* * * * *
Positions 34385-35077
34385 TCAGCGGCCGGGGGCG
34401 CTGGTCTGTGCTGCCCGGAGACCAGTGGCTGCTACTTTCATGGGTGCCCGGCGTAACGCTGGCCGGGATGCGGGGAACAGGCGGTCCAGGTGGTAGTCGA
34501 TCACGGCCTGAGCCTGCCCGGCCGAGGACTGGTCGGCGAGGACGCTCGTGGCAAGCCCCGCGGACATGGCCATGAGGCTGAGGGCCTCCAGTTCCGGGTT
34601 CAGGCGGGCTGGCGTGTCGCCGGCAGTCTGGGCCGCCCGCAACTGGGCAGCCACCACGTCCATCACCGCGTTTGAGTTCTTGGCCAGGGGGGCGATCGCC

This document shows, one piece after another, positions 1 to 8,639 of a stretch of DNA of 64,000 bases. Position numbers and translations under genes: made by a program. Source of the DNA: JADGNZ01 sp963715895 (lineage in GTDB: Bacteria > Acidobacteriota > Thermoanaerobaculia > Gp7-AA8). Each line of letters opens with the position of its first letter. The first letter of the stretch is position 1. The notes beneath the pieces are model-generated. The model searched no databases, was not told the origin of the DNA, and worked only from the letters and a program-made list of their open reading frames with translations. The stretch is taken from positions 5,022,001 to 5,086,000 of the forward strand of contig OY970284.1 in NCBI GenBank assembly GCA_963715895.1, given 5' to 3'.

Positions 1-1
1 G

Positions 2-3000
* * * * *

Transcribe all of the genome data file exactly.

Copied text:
Positions 34385-35077
34385 TCAGCGGCCGGGGGCG
34401 CTGGTCTGTGCTGCCCGGAGACCAGTGGCTGCTACTTTCATGGGTGCCCGGCGTAACGCTGGCCGGGATGCGGGGAACAGGCGGTCCAGGTGGTAGTCGA
34501 TCACGGCCTGAGCCTGCCCGGCCGAGGACTGGTCGGCGAGGACGCTCGTGGCAAGCCCCGCGGACATGGCCATGAGGCTGAGGGCCTCCAGTTCCGGGTT
34601 CAGGCGGGCTGGCGTGTCGCCGGCAGTCTGGGCCGCCCGCAACTGGGCAGCCACCACGTCCATCACCGCGTTTGAGTTCTTGGCCAGGGGGGCGATCGCC

This document shows, one piece after another, positions 1 to 8,639 of a stretch of DNA of 64,000 bases. Position numbers and translations under genes: made by a program. Source of the DNA: JADGNZ01 sp963715895 (lineage in GTDB: Bacteria > Acidobacteriota > Thermoanaerobaculia > Gp7-AA8). Each line of letters opens with the position of its first letter. The first letter of the stretch is position 1. The notes beneath the pieces are model-generated. The model searched no databases, was not told the origin of the DNA, and worked only from the letters and a program-made list of their open reading frames with translations. The stretch is taken from positions 5,022,001 to 5,086,000 of the forward strand of contig OY970284.1 in NCBI GenBank assembly GCA_963715895.1, given 5' to 3'.

Positions 1-1
1 G

Positions 2-3000